The Federalist 2
In the second Federalist essay, John Jay discusses how though the Americans had won The Revolutionary War, they were far less superior, militarily, then European nations like England and France. There was concern amongst the Americans of the European powers attempting to regain control, and Jay stressed that the best defense was a strong union of the American states. Jay notes that his essay will support the politicians who have lately rejected the present conception that the prosperity of the people of America depend on the states being firmly united. He borrows ideas from the Enlightenment Thinkers John Locke and Thomas Hobbes and depicts how citizens must give up some of their natural rights to allow themselves to be guided and governed by the national government. Jay conveys how it is through the will of Providence that a people so connected in background, language and religion must have a Union. In the Federalist No. 2, Publius continues to note how the Articles of Confederation, though established with the citizens in mind, lacks the proper deliberation, and experience of individuals, that was present at the convention in Philadelphia. Jay continues by recalling how the 1774 congress, which had drafted the Declaration of Independence, had been attacked wrongfully by opponents who used realpolitik to gain more power. He concludes with a warning, saying that if the Constitution fails to be ratified, the nation's union would be jeopardized and may crumble altogether.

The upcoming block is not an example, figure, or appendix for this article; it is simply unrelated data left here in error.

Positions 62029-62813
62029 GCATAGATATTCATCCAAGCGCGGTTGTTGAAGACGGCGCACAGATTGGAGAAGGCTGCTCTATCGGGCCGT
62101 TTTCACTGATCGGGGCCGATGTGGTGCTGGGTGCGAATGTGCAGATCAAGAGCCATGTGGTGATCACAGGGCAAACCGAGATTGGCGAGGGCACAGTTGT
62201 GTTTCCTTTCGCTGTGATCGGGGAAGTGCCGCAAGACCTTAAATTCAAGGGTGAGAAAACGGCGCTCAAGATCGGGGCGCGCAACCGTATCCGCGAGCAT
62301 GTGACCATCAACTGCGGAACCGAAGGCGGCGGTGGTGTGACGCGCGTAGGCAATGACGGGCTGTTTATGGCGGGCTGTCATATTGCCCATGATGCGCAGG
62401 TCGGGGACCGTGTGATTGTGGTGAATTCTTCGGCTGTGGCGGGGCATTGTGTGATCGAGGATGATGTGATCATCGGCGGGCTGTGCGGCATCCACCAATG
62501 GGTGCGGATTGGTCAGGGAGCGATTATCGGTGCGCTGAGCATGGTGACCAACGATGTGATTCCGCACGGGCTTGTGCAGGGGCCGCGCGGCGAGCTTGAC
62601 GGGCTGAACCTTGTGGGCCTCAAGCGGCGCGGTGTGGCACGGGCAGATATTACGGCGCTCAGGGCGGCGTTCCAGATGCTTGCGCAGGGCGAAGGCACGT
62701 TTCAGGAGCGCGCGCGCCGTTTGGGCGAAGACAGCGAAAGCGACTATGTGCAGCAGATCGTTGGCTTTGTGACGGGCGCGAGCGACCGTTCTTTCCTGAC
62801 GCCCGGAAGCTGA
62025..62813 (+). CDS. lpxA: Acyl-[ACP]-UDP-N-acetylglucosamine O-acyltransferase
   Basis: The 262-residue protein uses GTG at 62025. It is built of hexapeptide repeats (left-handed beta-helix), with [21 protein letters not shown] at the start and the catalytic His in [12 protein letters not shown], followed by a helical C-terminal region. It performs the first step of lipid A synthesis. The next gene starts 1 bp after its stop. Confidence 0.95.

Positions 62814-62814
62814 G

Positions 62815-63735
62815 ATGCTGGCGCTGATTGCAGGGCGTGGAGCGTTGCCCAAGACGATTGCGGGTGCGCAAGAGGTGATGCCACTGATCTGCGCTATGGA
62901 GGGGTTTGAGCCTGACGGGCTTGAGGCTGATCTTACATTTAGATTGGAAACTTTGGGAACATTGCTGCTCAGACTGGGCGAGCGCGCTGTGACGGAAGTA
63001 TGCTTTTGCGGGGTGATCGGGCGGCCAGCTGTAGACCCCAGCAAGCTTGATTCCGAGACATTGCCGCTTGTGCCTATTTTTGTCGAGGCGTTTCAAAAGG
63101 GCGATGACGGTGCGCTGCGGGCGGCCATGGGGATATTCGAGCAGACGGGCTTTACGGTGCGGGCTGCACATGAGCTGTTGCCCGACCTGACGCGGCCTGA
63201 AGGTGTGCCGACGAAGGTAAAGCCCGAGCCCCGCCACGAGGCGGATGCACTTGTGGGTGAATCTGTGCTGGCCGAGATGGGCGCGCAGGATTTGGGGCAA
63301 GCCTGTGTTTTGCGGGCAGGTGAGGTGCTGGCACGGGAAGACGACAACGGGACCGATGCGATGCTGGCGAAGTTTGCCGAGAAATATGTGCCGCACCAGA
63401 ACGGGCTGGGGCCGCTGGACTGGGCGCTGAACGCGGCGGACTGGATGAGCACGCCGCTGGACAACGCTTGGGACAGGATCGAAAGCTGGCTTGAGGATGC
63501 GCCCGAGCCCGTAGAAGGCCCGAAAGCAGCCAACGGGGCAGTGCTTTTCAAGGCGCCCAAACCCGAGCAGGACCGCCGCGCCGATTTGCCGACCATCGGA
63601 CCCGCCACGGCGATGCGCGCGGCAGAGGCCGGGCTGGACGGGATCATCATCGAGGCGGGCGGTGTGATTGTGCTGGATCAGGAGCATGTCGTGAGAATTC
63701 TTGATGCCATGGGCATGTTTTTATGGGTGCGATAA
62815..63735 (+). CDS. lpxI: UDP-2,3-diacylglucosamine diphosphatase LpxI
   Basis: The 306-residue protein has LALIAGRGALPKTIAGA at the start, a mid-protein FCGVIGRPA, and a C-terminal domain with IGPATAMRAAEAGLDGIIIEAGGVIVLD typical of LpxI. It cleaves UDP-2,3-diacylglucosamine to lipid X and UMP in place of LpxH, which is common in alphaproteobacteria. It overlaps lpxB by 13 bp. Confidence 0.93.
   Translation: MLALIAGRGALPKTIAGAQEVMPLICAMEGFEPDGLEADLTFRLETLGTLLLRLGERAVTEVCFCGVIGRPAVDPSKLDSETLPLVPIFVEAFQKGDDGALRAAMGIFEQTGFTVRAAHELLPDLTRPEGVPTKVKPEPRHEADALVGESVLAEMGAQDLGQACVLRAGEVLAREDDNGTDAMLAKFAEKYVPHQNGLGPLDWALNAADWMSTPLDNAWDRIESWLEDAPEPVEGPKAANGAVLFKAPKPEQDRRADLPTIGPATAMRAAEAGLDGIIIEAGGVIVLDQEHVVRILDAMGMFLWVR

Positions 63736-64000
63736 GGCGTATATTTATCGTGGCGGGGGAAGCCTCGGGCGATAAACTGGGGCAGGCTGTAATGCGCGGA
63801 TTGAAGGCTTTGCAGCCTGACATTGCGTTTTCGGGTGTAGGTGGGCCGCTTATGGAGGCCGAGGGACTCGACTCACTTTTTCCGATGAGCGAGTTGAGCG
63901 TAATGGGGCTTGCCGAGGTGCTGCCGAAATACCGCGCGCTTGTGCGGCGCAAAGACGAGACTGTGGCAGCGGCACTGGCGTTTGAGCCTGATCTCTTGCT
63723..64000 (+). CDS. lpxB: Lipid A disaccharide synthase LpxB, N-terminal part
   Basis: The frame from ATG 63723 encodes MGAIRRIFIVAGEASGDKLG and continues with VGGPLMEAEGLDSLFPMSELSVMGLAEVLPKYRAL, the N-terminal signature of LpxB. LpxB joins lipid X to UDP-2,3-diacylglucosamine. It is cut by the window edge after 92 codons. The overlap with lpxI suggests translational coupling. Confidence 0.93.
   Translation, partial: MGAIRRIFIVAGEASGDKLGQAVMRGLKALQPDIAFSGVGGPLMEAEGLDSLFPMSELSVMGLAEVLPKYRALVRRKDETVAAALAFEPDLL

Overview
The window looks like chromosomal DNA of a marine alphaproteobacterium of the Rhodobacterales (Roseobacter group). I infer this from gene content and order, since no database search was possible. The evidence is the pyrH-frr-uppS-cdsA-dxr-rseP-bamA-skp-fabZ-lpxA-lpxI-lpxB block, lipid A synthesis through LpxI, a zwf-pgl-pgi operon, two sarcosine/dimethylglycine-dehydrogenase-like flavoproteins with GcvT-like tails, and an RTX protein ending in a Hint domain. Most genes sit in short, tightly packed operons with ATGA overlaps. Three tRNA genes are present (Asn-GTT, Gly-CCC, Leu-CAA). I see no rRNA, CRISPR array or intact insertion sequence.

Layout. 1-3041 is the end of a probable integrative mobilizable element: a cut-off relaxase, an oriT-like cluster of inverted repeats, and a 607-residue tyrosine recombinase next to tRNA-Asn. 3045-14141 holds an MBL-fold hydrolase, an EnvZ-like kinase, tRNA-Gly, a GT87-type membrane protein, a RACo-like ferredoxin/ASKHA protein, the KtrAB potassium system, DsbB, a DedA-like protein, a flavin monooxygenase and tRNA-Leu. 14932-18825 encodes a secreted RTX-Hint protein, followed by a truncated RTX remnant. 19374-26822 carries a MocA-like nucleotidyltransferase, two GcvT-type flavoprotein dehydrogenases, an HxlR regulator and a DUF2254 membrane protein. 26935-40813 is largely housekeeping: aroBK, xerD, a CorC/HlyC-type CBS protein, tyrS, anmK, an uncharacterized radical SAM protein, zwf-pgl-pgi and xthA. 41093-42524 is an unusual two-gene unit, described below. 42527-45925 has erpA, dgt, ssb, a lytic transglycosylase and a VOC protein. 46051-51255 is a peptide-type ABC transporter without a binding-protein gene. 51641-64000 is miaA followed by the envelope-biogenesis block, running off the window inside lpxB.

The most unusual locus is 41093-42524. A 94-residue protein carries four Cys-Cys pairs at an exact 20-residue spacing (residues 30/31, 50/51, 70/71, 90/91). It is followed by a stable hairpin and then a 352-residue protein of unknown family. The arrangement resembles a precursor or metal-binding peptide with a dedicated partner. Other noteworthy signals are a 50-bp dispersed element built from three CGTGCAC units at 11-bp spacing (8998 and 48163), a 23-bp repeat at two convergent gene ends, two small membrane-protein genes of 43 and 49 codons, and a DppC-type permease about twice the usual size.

The Federalist 3
In Federalist No. 3, John Jay argues that a strong national government, opposed to thirteen separate States or multiple confederacies, could better preserve peace between foreign nations, and safety amongst citizens. He states that a "united America" would be less likely to provoke war between other nations. For instance, the United States would be less likely to violate treaties treaties or use direct violence, whereas states immediately bordering foreign territories may act on impulse for any minor infraction. The national government's responsibility is to look out for the safety of its citizens, and headed by the most educated and experienced men in the nation, the likeliness of war is minimal. With this in mind, Jay portrays the inconsistency of state officials and the possibility of treachery. He depicts how judicial decisions of the national government will be "more wise, systematical, and judicious than those of individual States," and, thus, more satisfactory with respect to other nations and the citizens. Jay also argues that, in the event of conflict with an international power, a foreign power would be more likely to come to terms with a strong united America, then an individual state that would be manipulated without the ability to settle causes of war.